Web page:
There is no quick question left on your time. I'm sorry, Mr. Motz.
    Go ahead, Mr. Dubé, for seven minutes, please.


    Thank you, Mr. Chair.
    I thank the two witnesses for joining us today.
    Discussion has focused on the importance of having an independent review and an independent validation, if I may put it that way. Instead of repeating everything that has already been said on the issue today, I would like to continue to talk about it, but in the context of health professionals.
    When the minister came before us, he said that one of the major differences between the current situation and what the bill proposes has to do with the role health professionals could play.
    As far as I understand, health professionals could come to a conclusion on an inmate's problematic situation, and that conclusion would not be independently reviewed. So there would be no mechanism in place to protect the inmate. For example, an inmate could need more oversight and may need to be removed from the structured intervention unit, but if health professionals' decision went against that, the inmate would, in a way, be a victim of the lack of independent review.


    One of the good things about the bill is that notion of clinical independence and health professionals' autonomy. That is also a very good reflection of the Nelson Mandela rules. The goal of that independence is to ensure that health professionals' opinion could not be ignored by correctional authorities for security reasons. I think there is always some tension between those two groups.
    Does that suffice? If I was more innovative and wanted to implement a mechanism more in line with the Nelson Mandela rules, I would suggest that the assistant commissioner of health services at the Correctional Service of Canada, or CSC, report to the deputy minister of Health Canada. The objective would be to create a direct link to the health sector and to protect the separation of health-related functions from correctional authorities' functions. That would be one approach to consider.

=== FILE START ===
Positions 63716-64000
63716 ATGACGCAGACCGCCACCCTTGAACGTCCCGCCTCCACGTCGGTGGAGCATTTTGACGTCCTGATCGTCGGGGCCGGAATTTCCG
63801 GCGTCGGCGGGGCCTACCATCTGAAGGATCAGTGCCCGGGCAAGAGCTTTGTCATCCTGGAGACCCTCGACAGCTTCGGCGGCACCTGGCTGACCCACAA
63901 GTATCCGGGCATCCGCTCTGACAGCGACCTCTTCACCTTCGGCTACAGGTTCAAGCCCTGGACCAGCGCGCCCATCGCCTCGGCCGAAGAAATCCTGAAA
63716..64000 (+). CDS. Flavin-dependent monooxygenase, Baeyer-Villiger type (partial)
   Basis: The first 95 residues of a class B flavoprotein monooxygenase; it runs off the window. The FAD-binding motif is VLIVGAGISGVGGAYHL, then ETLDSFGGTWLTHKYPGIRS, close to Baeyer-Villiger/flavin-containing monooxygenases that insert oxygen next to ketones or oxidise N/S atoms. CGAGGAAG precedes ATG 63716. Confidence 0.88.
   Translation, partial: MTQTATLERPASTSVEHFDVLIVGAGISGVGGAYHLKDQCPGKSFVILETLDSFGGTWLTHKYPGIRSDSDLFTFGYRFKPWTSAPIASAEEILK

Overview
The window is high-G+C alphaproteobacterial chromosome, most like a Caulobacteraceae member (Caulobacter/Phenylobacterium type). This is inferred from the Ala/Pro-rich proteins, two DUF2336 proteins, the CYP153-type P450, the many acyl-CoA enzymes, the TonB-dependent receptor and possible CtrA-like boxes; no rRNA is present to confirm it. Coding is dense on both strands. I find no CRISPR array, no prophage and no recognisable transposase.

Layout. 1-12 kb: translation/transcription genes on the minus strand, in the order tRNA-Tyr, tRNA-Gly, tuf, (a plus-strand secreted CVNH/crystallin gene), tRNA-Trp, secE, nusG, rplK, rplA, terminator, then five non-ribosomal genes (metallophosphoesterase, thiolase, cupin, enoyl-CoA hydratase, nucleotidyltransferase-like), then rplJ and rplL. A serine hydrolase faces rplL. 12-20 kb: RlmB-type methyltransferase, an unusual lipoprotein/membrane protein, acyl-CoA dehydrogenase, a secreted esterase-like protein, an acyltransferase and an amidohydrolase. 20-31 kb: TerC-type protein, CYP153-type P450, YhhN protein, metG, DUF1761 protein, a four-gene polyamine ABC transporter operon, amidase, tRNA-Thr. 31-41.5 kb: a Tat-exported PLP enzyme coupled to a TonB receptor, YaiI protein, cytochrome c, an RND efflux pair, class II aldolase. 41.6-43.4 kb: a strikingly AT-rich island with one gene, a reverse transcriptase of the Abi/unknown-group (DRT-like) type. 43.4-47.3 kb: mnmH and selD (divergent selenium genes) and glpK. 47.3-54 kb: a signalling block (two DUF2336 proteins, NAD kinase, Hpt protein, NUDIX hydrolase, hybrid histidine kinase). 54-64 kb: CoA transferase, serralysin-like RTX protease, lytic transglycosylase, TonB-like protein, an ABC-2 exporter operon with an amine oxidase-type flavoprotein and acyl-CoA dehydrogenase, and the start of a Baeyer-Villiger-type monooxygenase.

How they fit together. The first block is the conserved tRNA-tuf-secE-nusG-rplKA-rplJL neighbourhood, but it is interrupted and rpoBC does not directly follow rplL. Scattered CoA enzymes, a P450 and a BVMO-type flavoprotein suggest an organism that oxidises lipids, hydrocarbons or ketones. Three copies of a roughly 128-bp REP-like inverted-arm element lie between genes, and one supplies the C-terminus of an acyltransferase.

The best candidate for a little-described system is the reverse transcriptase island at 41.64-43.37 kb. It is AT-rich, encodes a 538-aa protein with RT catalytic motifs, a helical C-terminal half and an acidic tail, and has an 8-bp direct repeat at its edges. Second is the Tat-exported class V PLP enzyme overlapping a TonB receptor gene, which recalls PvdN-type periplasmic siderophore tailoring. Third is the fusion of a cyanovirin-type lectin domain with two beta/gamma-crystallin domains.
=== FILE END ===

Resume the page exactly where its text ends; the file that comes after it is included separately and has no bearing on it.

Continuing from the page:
It may be easier to do that in the provinces. In the management of correctional services, provinces have well-established health services—which they provide—while that is not the case at the federal level. Health Canada does not provide client services. However, federal authorities could try to do the same as the provinces. The notion of loyalty is always a problem for health professionals, who must deal with their employer, the CSC and the professional order of which they are members, be it a college of physicians or a college of nurses.
    I'm sorry to interrupt you, but time is running out. Let's stay on the topic of health professionals and services provided in those institutions.
    The wording in the last part of subsection 32(a) of the bill, in the French version, is the following: “notamment pour des raisons de sécurité”. I'm not taking into account the possibility of the translation being inadequate, but in the English version, the wording is even more terse and problematic:


“for security or other reasons”.


    Is there a concern that the words “other reasons” or “notamment” may lead to a lack of services in institutions, which would in turn mean, as you mentioned in your statement, that authorities would be likely to continue to use that tool as the primary resource to deal with cases requiring a variety of means to help inmates rehabilitate?
    That was sort of the intention of the previous Bill C-56, which clearly stated that it was prohibited to place individuals with mental health problems in segregation. That prohibition no longer exists because it is expected that inmates could spend at least four hours outside their cell. At the same time, I think that remains a very restrictive environment for someone suffering from serious mental health problems.